Performance Appraisals: Should You Grade Your Employees on a Bell Curve 🔔?
If you’re unfamiliar with the bell curve rating system in performance appraisals, simply put, it’s a performance evaluation method that force ranks employees into a bell-shaped best to worst scale, which often looks something like this:
- High Performers (20%)
- Average Performers (70%)
- Non-Performers or Below Average Performers (10%)
The reason why it’s sometimes referred to as ‘forced ranking’ is because managers have to do just that – forcibly rank all of their team into one of the stated categories regardless of whether they are all performing well or not, which surprisingly can be beneficial in some instances but damaging in others.
So, what are the pros and cons of the bell curve rating system?
#1. Pushes management to deal with issues promptly
Managers tend to rate performance leniently to not create any tension, avoiding the often uncomfortable (but necessary) conversations that could demotivate staff if communicated poorly. The bell-curve ranking system doesn’t really care about that, and forces management to have those difficult conversations about poor performance meaning serious issues could be addressed right there and then.
#2. Can be a motivational tool for productivity
If you have employees that like to work competitively, or work in a cut-throat environment such as hard sales or commission focused, the stack ranking method could increase productivity amongst the team to drive sales to avoid being placed in the low-scoring percentage.
#3. Quickly identifies top performers
The bell-curve model helps management to very quickly identify the top performers, which will prompt reward benefits and recognition that can go a long way to retaining the best talent within the organisation.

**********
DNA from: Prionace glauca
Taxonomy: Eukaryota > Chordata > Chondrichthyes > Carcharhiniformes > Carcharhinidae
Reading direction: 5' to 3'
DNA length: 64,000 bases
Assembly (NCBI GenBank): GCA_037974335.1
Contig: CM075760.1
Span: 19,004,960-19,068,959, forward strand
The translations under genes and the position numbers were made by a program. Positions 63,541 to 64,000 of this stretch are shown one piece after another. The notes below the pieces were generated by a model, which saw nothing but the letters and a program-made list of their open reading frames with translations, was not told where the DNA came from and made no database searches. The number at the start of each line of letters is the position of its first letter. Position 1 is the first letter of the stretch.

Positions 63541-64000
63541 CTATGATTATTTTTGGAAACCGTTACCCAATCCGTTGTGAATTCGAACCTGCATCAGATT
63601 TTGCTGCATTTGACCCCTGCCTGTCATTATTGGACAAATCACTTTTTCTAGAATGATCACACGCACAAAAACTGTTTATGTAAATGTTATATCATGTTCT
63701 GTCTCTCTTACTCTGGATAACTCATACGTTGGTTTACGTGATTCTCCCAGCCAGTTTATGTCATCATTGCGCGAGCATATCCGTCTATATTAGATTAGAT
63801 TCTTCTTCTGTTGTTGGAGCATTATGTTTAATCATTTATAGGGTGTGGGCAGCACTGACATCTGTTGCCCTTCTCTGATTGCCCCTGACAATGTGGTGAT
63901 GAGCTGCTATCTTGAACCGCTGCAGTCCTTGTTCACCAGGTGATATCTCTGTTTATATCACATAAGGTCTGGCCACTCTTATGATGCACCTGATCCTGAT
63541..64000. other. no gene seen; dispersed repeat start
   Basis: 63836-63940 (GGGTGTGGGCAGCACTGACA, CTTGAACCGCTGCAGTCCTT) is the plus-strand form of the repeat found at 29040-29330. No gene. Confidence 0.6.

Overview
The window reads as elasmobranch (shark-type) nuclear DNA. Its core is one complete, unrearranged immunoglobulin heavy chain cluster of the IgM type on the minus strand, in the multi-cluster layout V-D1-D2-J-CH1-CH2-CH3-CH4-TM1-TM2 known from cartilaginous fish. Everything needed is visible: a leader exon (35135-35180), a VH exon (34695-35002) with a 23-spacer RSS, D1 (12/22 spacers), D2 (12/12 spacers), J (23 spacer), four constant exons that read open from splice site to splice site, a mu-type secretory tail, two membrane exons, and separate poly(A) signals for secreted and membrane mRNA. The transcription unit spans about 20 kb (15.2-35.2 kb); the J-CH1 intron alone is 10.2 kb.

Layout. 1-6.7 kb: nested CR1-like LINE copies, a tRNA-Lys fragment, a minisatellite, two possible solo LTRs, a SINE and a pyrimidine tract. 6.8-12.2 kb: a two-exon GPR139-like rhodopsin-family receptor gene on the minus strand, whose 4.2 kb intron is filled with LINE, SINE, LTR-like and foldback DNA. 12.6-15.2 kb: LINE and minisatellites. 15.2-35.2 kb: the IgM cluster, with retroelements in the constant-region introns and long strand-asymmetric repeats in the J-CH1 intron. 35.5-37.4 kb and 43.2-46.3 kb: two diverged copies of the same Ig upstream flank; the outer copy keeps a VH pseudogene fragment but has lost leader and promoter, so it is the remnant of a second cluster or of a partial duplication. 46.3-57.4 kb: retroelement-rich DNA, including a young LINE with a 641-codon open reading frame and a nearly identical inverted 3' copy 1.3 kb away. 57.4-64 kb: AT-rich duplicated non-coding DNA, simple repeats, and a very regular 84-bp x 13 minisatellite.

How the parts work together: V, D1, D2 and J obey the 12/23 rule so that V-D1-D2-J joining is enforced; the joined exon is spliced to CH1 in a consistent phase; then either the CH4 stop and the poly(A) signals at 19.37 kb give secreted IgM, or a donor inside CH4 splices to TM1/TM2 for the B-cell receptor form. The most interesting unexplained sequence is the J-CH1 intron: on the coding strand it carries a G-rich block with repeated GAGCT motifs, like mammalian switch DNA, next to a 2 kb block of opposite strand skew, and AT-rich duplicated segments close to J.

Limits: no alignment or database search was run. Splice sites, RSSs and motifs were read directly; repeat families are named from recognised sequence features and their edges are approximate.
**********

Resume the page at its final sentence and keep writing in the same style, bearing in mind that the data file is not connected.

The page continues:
#1. Too rigid to suit all
Managers are forced to put employees in a specific rating just to meet the bell-curve requirements, meaning that some people are graded as ‘bad’ or ‘below average performers’, when that may not even be the case. The lower scoring employees could still be great performers who meet the role expectations, but are pushed into this bottom category simply because there is nowhere else to place them against their peers in this rigid model.
#2. Great performers are still average
Even employees that perform well may be placed in the middle ‘average’ group which isn’t exactly a motivating classification to be given and is particularly bad as they make up the majority of the team. If 70% of the employees are working the best they can and are still considered average by the company, then what is that going to do to their engagement levels? They are going to feel demoralised and lack productivity going forward, which will ultimately result in them leaving the company one way or another.
In some instances, bell-curve ranking can even be discriminatory. A lawsuit in 2017 against Uber by a former engineer, felt the company’s ranking system was discriminating against women and the lower rankings meant lower pay and fewer promotions.